The Swimmer boasts probably the most poignant performance that Lancaster ever gave. He plays Ned Perrin, a middle-aged American who has lost his wealth and family. We see Ned embark on an epic, cross-country journey home, via his neighbours' pools. Only slowly do we realise that he is a damaged, mentally fragile figure who has been cast out of his "golden pen" and can't cope with the loss of status. The film is an eccentric but moving allegory about a yuppie in decline. Lancaster plays Ned beautifully, conveying the defiance and the vulnerability of the character. Toward the end of his bizarre journey, we see him shivering and forlorn, still in his swimming trunks, trying to cross a busy freeway and seemingly oblivious to how odd he appears.

In the latter part of his career, he excelled at playing avuncular patriarchs falling on hard times. One of his most famous parts was as the aristocrat Don Fabrizio, struggling to come to terms with the social and political changes in 1860s Sicily in Luchino Visconti's The Leopard (1963).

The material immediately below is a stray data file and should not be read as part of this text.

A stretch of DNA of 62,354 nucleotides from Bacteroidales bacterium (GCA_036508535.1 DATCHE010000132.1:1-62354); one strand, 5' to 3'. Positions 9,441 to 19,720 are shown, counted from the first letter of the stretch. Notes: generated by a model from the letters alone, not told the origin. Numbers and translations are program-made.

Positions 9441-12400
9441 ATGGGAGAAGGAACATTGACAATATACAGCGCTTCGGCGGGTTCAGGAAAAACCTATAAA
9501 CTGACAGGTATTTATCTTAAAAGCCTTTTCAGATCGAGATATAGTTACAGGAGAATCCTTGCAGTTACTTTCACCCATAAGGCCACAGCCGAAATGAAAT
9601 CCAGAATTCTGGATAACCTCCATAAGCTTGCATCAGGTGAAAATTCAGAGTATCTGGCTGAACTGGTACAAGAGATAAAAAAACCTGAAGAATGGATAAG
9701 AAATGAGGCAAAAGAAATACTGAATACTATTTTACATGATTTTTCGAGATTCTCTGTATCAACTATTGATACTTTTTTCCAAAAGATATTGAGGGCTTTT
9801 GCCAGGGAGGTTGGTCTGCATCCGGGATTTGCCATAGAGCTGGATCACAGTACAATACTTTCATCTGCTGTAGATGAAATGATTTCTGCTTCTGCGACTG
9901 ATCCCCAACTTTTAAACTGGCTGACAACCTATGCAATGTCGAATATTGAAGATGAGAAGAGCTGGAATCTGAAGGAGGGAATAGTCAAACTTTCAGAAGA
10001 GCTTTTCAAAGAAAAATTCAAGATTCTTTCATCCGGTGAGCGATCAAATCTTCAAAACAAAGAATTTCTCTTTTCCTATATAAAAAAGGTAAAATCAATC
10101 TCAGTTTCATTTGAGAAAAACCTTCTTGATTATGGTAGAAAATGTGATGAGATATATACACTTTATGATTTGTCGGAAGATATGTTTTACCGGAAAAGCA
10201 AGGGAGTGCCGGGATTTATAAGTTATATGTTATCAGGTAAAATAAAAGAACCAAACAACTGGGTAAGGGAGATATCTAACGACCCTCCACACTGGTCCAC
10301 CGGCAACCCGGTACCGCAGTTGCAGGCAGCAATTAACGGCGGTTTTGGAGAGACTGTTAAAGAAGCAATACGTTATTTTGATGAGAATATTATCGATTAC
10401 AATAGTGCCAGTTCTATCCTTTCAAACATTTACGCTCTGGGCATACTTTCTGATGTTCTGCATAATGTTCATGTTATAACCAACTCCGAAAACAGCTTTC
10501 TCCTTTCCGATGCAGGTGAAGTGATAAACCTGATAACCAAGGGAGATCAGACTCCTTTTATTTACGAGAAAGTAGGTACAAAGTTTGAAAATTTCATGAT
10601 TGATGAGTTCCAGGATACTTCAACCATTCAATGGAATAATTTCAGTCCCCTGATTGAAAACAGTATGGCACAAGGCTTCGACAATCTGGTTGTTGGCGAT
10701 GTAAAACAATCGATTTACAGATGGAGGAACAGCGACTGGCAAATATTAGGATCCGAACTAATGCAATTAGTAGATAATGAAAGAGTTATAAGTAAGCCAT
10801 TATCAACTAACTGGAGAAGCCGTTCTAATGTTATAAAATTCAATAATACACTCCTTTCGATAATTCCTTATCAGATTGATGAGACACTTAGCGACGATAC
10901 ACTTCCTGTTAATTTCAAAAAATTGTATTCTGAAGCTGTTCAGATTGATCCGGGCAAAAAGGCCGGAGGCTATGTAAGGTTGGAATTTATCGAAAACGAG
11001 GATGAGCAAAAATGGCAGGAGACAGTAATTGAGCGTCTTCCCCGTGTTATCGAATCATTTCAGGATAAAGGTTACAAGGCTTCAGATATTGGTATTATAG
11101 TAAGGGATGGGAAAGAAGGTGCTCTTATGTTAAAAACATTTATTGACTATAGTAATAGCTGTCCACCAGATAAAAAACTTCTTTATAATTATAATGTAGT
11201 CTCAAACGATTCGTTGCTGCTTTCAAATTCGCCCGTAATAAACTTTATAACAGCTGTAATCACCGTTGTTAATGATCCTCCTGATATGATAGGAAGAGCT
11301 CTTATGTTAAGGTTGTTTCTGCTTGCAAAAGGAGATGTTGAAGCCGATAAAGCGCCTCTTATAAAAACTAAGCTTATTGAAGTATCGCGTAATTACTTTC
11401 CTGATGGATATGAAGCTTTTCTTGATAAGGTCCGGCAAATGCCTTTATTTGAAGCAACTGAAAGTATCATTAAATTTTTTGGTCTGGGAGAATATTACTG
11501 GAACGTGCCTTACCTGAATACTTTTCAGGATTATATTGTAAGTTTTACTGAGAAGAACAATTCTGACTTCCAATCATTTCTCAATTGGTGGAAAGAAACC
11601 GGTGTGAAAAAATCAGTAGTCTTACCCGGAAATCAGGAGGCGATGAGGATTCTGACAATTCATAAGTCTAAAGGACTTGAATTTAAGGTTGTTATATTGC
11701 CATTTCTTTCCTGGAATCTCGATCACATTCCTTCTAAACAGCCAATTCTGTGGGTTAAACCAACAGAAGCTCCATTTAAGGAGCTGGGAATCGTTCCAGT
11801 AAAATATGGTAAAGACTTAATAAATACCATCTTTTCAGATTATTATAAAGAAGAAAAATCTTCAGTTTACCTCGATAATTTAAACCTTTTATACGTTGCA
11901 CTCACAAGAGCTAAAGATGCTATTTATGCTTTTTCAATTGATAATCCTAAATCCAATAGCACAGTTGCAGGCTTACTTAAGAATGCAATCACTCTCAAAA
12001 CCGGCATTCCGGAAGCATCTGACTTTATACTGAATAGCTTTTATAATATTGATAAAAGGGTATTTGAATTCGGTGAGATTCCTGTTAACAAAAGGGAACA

Lancaster's performance in Local Hero was equally magical. He played the American oil magnate Felix Happer, who discovers the beauty of the northern lights when his company tries to buy up a Scottish village. The twist here was that the American oil men were dreamers while the Scottish villagers were the ruthless money-grabbers.

Lancaster is so familiar to most viewers that they think they can pigeonhole him. However, contemplate his films a little more closely and you realise that he was a far more protean figure than his reputation suggests. He may not have been the greatest actor, but he was certainly one of the most adventurous.

A Burt Lancaster season runs at BFI Southbank, London SE1 (020-7928 3232) until 24 March

Arts and Entertainment
'Silent Night' last topped Classic FM's favourite Christmas carol poll in 2002
classical
Arts and Entertainment